INDESTRUCTIBLE HULK #1: The relaunch engine that is the "Marvel NOW!" push continues with another reboot of the Hulk's regular ongoing series. The Hulk is a franchise which has entered some meteoric highs and some embarrassing lows in recent times. Hulk's main book was selling very well during the Greg Pak led PLANET HULK/WORLD WAR HULK era as well as the Jeph Loeb launched HULK/Red Hulk era, but have since fallen to rather mediocre sales levels considering that this is a character who has appeared in three feature films within nine years. To this end writer Mark Waid is now trying his hand at the "green Goliath", which is a rare Marvel comic series he has never been involved with long; he has enjoyed quality runs on CAPTAIN AMERICA, FANTASTIC FOUR and recently, DAREDEVIL. Along for the ride is artist Leinil Yu, who has been on many titles which include WOLVERINE and NEW AVENGERS, alongside Sunny Gho on colors. The gist of the premise is that Bruce Banner considers transforming into the Hulk as a life long condition akin to cancer or diabetes, and thus he wants to manage a way to utilize it and his "Banner time" effectively, while working with SHIELD. This premise is obvious because Waid has chosen to have Banner literally sit in a cafe explaining it to readers, which is the only downside of the issue. While Yu is not at his best with long dialogue scene, he's done a lot of such on NEW AVENGERS and thankfully the second half of the issue features an impressive battle against one of Marvel's old villains. Waid has chosen to make Banner less of a maniac than some previous writers have, but still eccentric and following some cues from the Marvel Studios films. Yu's action sequences are where things really shine, and he is effective at portraying Hulk as a monstrous force of nature, and not just a green wrestler. While this issue offers no additional pages for its $3.99 cover price, Waid and Yu do offer a debut issue for a new take on an old character which does tell a complete "episode" within one issue. This is a far better relaunch issue than IRON MAN #1 two weeks ago, and encourages sticking around for at least an arc.

IRON MAN #2: Kieron Gillen continues to pen his relaunch of Iron Man's main title, and Greg Land continues to shamelessly Photoshop trace from porn, "IRON MAN" screen shots and wrestling magazines. This clash between decent script and "trace by numbers art" continues to be an odd mix for me, but I do appreciate how Gillen has made each issue part of an overall arc yet tell a complete tale in each one. Iron Man is off to re-collect the Extremis techno-organic virus, after its creator was murdered and it was sold by A.I.M. to roughly five buyers. After shaking down A.I.M. last issue, Stark heads off to some Symkarian island to match wits with some blokes who fancy themselves the modern-day Knights of The Round Table - and to them, Extremis is the Grail. They offer to give it to Iron Man should be best their new armored "knights" in combat, and one of them is someone from the old Soviet empire who has a grudge against Stark. The twist is that Iron Man's newest nemesis is a determined woman behind the armor, which is the sort of plot twist which dazzled people in the 80's at the end of the METROID game from NES, but in 2012 reads a bit flat. Naturally, Iron Man wants little to do with an armored competition and is just out to win, by any means necessary. Not a bad story, but the art doesn't help and this is hardly as good as some issues of Gillen's AVX: CONSEQUENCES or even THOR were.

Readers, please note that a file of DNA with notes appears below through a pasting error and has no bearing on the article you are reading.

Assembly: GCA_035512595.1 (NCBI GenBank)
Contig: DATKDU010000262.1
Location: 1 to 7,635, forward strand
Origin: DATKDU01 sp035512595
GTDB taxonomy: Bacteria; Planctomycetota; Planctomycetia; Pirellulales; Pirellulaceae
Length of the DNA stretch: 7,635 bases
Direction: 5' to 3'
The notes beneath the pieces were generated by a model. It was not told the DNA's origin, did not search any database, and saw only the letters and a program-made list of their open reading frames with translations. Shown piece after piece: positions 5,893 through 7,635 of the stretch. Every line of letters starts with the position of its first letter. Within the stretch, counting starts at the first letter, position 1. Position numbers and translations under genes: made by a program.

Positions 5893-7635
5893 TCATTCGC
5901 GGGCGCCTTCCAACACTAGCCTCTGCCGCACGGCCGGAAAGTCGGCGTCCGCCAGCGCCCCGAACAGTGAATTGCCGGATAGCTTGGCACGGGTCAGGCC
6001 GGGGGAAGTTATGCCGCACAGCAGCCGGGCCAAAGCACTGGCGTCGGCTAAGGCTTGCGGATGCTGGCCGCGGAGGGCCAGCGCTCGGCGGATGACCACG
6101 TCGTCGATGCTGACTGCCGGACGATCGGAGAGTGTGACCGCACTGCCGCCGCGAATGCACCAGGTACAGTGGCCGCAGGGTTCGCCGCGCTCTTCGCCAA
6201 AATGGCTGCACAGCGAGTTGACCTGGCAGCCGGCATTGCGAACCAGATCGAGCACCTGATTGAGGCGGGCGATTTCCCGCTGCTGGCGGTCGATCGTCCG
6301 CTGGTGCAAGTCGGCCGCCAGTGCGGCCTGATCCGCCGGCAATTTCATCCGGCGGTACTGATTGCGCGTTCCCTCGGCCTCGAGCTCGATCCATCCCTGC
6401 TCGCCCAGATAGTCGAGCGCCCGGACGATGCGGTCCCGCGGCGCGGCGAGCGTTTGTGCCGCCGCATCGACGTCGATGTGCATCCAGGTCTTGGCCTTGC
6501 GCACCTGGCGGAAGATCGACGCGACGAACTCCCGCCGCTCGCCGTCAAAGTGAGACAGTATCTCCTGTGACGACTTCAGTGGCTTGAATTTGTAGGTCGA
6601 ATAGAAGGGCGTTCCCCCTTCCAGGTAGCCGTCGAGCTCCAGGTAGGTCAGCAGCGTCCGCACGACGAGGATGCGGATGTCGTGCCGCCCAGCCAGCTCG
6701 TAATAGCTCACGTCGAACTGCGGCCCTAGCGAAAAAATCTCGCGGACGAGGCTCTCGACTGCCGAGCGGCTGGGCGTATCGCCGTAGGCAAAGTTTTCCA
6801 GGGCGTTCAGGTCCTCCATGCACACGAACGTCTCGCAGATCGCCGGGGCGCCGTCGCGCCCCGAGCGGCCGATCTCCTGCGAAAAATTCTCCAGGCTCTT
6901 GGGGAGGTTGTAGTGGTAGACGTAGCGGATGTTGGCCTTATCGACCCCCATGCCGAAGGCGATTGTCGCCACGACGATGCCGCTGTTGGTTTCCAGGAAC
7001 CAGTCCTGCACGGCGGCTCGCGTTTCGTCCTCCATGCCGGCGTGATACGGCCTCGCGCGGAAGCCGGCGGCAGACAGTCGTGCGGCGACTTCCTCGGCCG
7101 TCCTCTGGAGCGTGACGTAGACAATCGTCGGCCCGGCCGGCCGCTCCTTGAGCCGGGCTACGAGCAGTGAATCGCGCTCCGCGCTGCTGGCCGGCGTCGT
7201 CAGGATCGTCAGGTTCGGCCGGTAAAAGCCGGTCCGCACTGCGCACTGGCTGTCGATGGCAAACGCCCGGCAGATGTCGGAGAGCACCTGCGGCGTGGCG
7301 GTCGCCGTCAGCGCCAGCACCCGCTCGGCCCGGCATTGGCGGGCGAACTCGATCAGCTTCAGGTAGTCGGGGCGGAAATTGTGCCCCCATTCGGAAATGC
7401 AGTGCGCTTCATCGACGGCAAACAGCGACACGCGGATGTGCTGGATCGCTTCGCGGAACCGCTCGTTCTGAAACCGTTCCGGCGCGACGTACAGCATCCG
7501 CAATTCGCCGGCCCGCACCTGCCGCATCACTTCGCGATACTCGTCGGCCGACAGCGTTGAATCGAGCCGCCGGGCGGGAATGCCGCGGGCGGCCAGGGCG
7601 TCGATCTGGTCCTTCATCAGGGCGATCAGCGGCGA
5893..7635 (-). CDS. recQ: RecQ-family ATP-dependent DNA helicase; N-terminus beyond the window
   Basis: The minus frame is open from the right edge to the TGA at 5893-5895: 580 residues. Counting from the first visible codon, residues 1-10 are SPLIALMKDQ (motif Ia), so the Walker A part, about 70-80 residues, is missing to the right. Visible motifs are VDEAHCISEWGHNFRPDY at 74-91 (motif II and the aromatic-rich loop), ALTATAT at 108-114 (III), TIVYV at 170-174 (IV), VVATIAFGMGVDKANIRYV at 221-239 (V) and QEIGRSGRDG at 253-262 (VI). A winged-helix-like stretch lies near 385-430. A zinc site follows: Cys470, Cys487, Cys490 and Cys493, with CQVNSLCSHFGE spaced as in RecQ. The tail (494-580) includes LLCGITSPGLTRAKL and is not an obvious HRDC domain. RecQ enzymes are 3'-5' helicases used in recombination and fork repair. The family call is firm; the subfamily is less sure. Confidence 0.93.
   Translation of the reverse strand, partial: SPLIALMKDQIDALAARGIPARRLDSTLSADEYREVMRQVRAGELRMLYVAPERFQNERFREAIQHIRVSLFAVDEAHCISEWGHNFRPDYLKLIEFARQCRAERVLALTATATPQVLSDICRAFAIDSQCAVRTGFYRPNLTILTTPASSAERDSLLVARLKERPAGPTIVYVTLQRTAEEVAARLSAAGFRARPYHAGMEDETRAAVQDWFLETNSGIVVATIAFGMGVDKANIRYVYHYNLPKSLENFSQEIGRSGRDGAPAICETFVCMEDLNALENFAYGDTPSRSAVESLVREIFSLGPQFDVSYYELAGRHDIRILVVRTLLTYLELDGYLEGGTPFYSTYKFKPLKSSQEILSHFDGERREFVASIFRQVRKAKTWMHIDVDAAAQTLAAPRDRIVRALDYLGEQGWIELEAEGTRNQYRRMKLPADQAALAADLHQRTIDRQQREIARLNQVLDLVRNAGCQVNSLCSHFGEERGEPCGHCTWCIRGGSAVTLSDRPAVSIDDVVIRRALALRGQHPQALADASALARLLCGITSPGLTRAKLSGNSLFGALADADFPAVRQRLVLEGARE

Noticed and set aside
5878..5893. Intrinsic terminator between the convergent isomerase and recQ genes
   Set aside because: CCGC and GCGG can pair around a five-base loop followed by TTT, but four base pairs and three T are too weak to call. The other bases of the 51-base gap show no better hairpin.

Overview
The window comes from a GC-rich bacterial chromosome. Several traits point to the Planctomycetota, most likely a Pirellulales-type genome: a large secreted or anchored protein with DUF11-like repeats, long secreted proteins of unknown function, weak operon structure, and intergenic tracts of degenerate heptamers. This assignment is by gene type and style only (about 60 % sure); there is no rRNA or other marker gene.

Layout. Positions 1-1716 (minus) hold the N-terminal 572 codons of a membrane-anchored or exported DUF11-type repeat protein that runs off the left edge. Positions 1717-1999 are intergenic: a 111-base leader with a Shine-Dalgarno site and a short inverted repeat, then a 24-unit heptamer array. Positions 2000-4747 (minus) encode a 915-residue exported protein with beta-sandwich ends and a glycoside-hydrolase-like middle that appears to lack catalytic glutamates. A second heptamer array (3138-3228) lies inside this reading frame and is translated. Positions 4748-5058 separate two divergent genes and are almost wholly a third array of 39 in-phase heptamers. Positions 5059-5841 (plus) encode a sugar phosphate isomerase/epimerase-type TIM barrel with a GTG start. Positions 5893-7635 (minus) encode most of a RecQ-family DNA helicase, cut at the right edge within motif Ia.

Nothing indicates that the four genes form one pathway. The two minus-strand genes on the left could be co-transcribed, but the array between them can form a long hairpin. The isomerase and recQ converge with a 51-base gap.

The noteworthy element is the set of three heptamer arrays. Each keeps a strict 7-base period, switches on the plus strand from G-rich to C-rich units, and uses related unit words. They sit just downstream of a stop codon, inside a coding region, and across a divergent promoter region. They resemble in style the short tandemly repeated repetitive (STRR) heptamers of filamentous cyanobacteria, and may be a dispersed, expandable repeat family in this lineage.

MINIMUM CARNAGE: OMEGA #1: This is the final chapter of "Minimum Carnage", which has run across both VENOM and SCARLET SPIDER as well as launching from MINIMUM CARNAGE: ALPHA. It naturally pays homage to two series from the 90's; MAXIMUM CARNAGE and naturally, PLANET OF THE SYMBIOTES. Things are kept quite simple for writers Cullen Bunn, Chris Yost as well as artist Lan Medina doing most of the tale with Declan Shalvey and Khoi Pham doing epilogue material; a whopping four inkers are in tow as well. Carnage has escaped the Microverse and wound up back in Houston, Texas after the entire intergalactic gambit to have him aid in the destruction of two universes has failed. His "rebirth" in this plane results in roughly two dozen people being murdered, which leads Kaine and Venom/Flash Thompson have to apprehend him as well as prevent reporter Katy Kiernan from being added to Carnage's already triple digit body count. While Carnage reforms himself out of the blood and flesh of his victims, the heroes re-materialize at several inches tall for half the issue, although regaining their true height doesn't make the battle any easier. It is simply a fight, and a pretty crazy one with Carnage gaining additional powers and being as crazy as ever. Thompson and Kaine have a clash of morals which does seem a bit odd since it leads one to believe that Thompson is above murdering a target, which he isn't. I can't say this is of the level of quality that many of the "space events" were or of the level of "ENDS OF THE EARTH" or "OMEGA EFFECT", but it still was a wonkier adventure with these characters than I expected. That said, I am glad it is over before it wore out its welcome and can get back to normal SCARLET SPIDER issues. As for Bunn on VENOM, he continues to "do no harm", but he lacks the oomph of Rick Remender so far.